Northern 12 & 6 Stage Road Relays

Race date: March 24th, 2019

The spring edition of the Northern Road Relays was back in Birkenhead Park for the second year running. Last year, we were pleased just to be taking part after several decades’ absence. This year, we were out in force, and on a bit of a mission.

Women compete here in teams of 6, men in teams of 12. Both run a mixture of long legs (<8k) and short (<4k). The 6 and 12 legs add up to 20 and 40 miles for the respective races, so these are long events that play out before you over several hours. With short laps, it’s very spectator-friendly: you’ll see your team go past every 15 minutes. It’s a great chance to spend an afternoon having a quick run yourself but mostly watching club-mates turning themselves inside out. So although it can seem quite serious with the high standard of competition, really it’s perfect for a social running club like ours.

That said, it does take some courage to put yourself out there. Running leg 1 at these races is especially tough. If you’re a good club runner, but merely human rather than super-human, you’re used to having 80%-90% of the field behind you. At this race, that part of the field just isn’t there, so you can be running really well and still find yourself towards the back, worrying that you’re letting your team down when you aren’t. But facing and overcoming the nerves is all part of the fun, the support for all runners is overwhelming, and the satisfaction at the end is something special.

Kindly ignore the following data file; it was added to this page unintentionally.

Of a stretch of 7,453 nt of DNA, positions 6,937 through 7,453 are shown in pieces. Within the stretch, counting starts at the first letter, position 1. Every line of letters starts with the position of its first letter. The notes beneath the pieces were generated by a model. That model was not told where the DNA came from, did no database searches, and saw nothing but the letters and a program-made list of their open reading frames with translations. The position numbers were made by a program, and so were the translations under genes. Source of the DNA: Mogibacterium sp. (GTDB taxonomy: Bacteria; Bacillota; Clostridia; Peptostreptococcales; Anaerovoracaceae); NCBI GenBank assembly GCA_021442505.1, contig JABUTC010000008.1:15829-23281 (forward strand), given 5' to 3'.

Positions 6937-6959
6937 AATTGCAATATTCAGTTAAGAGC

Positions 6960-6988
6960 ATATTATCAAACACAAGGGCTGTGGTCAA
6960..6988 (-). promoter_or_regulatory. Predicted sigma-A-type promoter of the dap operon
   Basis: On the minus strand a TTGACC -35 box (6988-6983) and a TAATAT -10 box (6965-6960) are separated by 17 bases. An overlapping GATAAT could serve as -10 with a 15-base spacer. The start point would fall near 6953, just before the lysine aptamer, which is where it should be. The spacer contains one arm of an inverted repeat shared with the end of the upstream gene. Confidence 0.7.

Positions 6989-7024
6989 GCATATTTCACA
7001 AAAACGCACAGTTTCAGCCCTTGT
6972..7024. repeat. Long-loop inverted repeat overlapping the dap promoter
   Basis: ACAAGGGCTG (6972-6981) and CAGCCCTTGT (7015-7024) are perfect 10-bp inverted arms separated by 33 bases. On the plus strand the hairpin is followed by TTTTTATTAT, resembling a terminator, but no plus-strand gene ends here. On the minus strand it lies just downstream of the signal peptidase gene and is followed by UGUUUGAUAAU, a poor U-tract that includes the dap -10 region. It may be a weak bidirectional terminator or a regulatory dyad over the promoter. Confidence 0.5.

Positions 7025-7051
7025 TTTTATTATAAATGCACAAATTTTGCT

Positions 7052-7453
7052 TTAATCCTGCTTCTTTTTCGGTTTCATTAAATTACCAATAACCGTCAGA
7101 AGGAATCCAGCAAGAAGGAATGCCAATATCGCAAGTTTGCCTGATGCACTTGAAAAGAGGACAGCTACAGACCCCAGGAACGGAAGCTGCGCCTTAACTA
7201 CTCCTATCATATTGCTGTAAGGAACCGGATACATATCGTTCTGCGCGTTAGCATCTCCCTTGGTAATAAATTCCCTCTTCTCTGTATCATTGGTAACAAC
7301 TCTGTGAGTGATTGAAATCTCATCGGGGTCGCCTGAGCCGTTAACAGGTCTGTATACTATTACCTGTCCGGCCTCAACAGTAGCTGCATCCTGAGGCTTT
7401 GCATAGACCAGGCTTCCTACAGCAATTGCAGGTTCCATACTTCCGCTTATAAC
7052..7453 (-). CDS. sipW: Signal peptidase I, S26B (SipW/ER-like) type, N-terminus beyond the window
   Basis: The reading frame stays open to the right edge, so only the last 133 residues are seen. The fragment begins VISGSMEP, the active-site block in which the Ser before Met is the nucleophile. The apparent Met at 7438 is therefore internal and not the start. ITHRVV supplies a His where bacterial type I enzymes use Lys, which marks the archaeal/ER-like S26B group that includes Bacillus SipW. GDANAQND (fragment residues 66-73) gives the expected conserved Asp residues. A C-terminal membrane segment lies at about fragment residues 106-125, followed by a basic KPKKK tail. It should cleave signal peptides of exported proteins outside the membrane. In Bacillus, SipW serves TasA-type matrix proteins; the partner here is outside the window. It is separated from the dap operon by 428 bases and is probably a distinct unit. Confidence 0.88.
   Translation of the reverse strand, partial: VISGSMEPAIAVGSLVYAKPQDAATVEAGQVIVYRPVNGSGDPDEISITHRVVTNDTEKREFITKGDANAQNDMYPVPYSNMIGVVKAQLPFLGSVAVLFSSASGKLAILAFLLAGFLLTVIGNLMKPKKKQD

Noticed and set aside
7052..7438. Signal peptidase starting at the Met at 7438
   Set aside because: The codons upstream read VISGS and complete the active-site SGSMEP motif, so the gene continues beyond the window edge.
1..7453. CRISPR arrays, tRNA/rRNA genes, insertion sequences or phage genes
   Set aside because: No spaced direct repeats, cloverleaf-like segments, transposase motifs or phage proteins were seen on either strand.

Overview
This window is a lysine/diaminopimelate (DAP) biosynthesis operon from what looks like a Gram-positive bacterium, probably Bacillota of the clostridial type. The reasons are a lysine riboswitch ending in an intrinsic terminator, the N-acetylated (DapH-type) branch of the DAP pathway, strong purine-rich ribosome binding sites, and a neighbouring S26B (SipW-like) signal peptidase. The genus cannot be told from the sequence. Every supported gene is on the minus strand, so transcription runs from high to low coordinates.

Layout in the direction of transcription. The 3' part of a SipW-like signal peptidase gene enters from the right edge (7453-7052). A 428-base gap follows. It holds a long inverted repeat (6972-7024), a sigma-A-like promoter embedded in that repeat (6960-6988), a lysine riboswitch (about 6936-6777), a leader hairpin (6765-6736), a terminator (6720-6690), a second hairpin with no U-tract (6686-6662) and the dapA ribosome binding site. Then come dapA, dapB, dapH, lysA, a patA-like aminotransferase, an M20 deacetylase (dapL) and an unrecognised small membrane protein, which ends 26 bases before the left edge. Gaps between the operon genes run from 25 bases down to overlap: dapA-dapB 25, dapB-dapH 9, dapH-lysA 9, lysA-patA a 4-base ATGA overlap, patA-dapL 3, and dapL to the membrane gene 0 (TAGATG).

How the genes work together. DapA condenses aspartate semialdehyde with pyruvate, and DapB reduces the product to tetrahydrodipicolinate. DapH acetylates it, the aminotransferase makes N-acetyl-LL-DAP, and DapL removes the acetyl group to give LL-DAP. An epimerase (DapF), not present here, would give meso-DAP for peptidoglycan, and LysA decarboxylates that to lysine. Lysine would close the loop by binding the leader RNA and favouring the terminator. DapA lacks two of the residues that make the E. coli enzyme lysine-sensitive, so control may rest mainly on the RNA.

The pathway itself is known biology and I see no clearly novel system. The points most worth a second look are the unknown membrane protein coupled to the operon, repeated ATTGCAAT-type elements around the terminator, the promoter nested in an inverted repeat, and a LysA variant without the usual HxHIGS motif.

The Women’s Race

This year, Poppy Tovey started first for the women’s A team. She produced the run of her life. If she’d been running any standard distance, she’d have obliterated her PB. She handed over to Frances Roberts in 31st place of 64, a fantastic start.

Fran is in marathon training, so had run 22 miles the day before. So fatigued were her legs that she only managed to gain 6 places and knock 4 seconds off our fastest short leg time from last year. (Note: check Strava to see if Fran really did the long run she said she did.)

Gillian Allen kept the momentum going, taking more places on leg 3, and Caroline Brock (another Strider showing great form ahead of a marathon), moved us into the top 20. Once Jennie Stevens and Kim Bateman had passed a few more runners between them, we were up to a final place of 15th, one away from matching last year’s performance.

This is becoming the Striders MO: get established on leg 1 and then relentlessly work our way through the field. Everyone had played their part, running well and gaining places from start to finish.